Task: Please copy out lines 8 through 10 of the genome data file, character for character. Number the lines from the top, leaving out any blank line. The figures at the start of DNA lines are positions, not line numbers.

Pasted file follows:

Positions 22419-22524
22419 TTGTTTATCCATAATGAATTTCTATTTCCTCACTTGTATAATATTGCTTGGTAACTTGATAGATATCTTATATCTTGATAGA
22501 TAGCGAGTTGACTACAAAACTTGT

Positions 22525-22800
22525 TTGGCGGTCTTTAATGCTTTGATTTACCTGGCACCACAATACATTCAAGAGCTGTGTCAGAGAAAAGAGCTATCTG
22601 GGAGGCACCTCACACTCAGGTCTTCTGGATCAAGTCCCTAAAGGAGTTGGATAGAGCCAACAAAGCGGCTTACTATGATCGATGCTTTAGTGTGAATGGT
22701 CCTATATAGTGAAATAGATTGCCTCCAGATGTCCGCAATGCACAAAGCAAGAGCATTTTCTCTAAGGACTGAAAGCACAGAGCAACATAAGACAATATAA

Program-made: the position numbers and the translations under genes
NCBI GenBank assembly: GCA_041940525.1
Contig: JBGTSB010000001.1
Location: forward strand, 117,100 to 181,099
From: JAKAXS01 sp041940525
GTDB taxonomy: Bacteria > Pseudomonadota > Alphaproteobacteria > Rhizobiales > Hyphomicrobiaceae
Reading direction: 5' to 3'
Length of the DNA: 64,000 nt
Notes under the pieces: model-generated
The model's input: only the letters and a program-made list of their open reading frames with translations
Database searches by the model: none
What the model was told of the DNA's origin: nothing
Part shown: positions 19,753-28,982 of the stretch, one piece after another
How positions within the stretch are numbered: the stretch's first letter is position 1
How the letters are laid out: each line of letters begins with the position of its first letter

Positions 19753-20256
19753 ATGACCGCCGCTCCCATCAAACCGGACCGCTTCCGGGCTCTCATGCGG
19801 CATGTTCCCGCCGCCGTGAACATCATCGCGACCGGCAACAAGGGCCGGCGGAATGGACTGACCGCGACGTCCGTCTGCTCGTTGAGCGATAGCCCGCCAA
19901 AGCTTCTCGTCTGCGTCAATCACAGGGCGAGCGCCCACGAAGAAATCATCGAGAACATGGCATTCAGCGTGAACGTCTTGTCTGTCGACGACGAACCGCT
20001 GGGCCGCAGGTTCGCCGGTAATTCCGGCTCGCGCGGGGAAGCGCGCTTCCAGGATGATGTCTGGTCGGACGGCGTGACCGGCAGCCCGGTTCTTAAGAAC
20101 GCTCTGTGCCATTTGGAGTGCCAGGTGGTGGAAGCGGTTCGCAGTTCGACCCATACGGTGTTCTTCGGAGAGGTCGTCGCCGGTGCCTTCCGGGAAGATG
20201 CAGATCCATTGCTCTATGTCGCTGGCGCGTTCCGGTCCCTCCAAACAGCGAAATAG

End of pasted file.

Program-made: the position numbers and the translations under genes
NCBI GenBank assembly: GCA_041940525.1
Contig: JBGTSB010000001.1